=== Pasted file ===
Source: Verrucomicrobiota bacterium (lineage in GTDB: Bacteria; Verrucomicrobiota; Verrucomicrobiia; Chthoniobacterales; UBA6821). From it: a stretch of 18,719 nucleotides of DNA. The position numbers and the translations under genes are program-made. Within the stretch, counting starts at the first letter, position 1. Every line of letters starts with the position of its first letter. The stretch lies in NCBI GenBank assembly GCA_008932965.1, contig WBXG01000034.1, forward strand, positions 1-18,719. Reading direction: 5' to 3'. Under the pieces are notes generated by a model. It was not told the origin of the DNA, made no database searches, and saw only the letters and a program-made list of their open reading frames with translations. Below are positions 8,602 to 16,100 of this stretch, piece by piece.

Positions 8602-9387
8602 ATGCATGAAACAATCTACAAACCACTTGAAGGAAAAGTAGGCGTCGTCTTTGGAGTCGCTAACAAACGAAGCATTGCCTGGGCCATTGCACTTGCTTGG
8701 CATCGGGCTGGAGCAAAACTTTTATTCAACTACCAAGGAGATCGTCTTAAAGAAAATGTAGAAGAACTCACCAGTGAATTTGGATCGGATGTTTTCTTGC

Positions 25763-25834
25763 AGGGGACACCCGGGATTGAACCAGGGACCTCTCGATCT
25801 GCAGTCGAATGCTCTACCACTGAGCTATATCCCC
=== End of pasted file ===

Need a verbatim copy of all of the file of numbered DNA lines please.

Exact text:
Source: Verrucomicrobiota bacterium (lineage in GTDB: Bacteria; Verrucomicrobiota; Verrucomicrobiia; Chthoniobacterales; UBA6821). From it: a stretch of 18,719 nucleotides of DNA. The position numbers and the translations under genes are program-made. Within the stretch, counting starts at the first letter, position 1. Every line of letters starts with the position of its first letter. The stretch lies in NCBI GenBank assembly GCA_008932965.1, contig WBXG01000034.1, forward strand, positions 1-18,719. Reading direction: 5' to 3'. Under the pieces are notes generated by a model. It was not told the origin of the DNA, made no database searches, and saw only the letters and a program-made list of their open reading frames with translations. Below are positions 8,602 to 16,100 of this stretch, piece by piece.

Positions 8602-9387
8602 ATGCATGAAACAATCTACAAACCACTTGAAGGAAAAGTAGGCGTCGTCTTTGGAGTCGCTAACAAACGAAGCATTGCCTGGGCCATTGCACTTGCTTGG
8701 CATCGGGCTGGAGCAAAACTTTTATTCAACTACCAAGGAGATCGTCTTAAAGAAAATGTAGAAGAACTCACCAGTGAATTTGGATCGGATGTTTTCTTGC

Positions 25763-25834
25763 AGGGGACACCCGGGATTGAACCAGGGACCTCTCGATCT
25801 GCAGTCGAATGCTCTACCACTGAGCTATATCCCC